RAF Doctrine and the JP233
Lewis is referring to the RAF low level airfield attack doctrine which caused the decimation. As you pointed out all of these casualties were operating against Iraqi airfields. RAF doctrine at the time was that this was the RAF speciality (air force versus air force was (is) much more in vogue than air support for pongoes). In fact without this form of operation the entire existence of the RAF was in doubt. The RAF couldn't compete with Stealth or Cruise Missiles. That meant that the USAF could do most things better, with more people, more often.
So the RAF chose a speciality that the USAF would not compete with - if only because the USAF has stealth and cruise missiles and doesn't need to throw people away in order to strut like peacocks. The RAF aim was to drive fast (600 MPH) and low, drop the bomb, and run. In the 1980s rather a lot of pilots turned themselves into pizza practising this in Wales. They still do train this way, as its kind of fun, but like the Horse Guards practising in shiny breastplates on real horses its completely impractical for war.
Sadly for the pilots who died in practise the entire thing was a failure. It turns out that in real life, somewhere in the middle of the low-level airfield attack, loads of people armed with everything from rocks to AK47s and SAMs are going to try to kill you.
So the RAF lost six aircraft out of forty five Tornado aircraft. That's the literal meaning of decimation all right, no question. Five of these aircraft were lost in the first seven days against people with no real air force at all. The only anomaly is the one on the 24th January when a bomb popped prematurely. The remaining casualty (number six) was lost in a mid-level shootdown / crash. These numbers are quite grim - the RAF Tornadoes took 10 per cent casualties within seven days of their anti-airfield operations. The rest of the Coalition air force? 0.05 per cent casualties per sortie in the entire Desert Storm operation (and that includes the massive RAF casualties). The two numbers are frightening when compared. Fly RAF and die, it makes Aeroflot looks safe.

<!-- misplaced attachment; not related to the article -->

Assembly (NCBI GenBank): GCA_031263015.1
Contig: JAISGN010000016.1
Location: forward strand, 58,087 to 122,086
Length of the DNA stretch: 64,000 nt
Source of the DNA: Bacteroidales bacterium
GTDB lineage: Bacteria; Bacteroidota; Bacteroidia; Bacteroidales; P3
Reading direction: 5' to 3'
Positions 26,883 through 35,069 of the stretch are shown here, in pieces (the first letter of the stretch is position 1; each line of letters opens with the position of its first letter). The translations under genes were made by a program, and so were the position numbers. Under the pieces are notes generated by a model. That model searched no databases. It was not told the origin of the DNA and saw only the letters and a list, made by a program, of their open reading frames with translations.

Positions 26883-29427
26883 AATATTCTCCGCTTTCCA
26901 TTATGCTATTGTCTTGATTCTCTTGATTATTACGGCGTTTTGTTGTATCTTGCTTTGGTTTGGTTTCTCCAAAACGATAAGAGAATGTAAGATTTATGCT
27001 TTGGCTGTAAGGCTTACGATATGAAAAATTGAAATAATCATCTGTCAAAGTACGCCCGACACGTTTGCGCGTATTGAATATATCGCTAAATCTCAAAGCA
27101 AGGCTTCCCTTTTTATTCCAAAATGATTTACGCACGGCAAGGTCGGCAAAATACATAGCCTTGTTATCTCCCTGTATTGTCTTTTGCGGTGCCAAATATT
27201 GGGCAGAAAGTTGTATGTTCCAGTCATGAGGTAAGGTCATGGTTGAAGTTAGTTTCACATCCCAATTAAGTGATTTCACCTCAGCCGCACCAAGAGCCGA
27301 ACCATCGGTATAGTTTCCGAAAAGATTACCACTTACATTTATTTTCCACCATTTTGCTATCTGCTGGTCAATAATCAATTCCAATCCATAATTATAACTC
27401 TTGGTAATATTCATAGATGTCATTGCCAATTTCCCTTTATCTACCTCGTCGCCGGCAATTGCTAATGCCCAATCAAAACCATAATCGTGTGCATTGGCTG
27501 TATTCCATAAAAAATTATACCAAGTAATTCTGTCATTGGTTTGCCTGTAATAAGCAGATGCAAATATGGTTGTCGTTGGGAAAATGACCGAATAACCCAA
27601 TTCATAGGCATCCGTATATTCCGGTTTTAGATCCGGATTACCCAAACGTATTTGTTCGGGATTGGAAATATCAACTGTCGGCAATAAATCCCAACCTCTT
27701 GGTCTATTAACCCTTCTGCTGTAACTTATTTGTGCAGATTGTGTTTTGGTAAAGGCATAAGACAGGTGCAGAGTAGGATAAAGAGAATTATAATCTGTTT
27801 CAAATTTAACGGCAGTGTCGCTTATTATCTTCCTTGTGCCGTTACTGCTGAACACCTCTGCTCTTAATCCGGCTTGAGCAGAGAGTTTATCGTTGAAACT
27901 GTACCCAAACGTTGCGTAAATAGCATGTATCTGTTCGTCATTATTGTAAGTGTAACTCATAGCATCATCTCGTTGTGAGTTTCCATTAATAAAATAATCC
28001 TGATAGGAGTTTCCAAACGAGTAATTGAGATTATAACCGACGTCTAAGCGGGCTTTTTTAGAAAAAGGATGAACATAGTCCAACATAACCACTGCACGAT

The net result was that the RAF doctrine from the 1970s died in 1991. Bear in mind this doctrine was intended to go against a real Soviet air defence mobilised for World War 3 in East Germany, not some second-rate, dirt poor, 3rd world nation listed under "where?". The RAF casualty rate was unacceptable even against the Iraqis - against the Russians the RAF would have been combat ineffective within hours.
Today, in 2007, the RAF justifies this kind of operation after the event by claiming, more or less, that it paralysed Iraqi air operations. This didn't stop the Iraqi airforce in 1991 flying to Iran. Still, details, eh? The alternative would be to say that the RAF high command, for nearly 15 years, were living in a dream-world. That would be cripplingly embarrassing so it'll have to wait another 30 years or so to be confirmed.
Post Gulf War 1 the RAF went heavily into medium and high altitude smart weapons as seen in Kosovo, Afghanistan and Iraq 2. The Storm Shadow, a second rate Cruise Missile, is part of this new realism. The entire low level doctrine was dumped, along with everything to do with it. Its quite rare now to hear of an RAF plane splattered along a Welsh valley.
With the doctrine went its trinkets - the JP233 was canned because frankly it was, in a world in which Cruise Missiles exist, suicidally worthless. It joins a long line of similarly impractical British inventions such as the Sticky Mine where, within about 5 minutes of combat time, everyone brighter than a chinchilla realises that its worthless - except the taxpayer that bought the damn thing.
The Aviation Myths website is right in strict detail, but utterly wrong in its spirit.
Of the 5 aircraft shot down all were on low-level anti airfield attacks. Its just that the JP233 was so specialised that not all the planes needed it. The JP233 cannister was intended to slow down the bulldozers repairing the big holes in the runway from the 1000 pounders. Basically the aim was to use submunitions to make it take a half a day, rather than an hour. The plane that took 3 minutes to auger in did so because it took that long for the entire flight system to sieze up. It took the missile hit on the way out of the target area. Saying that it was 3 minutes later is more than a little sly - the proximate cause was the low level airfield attack.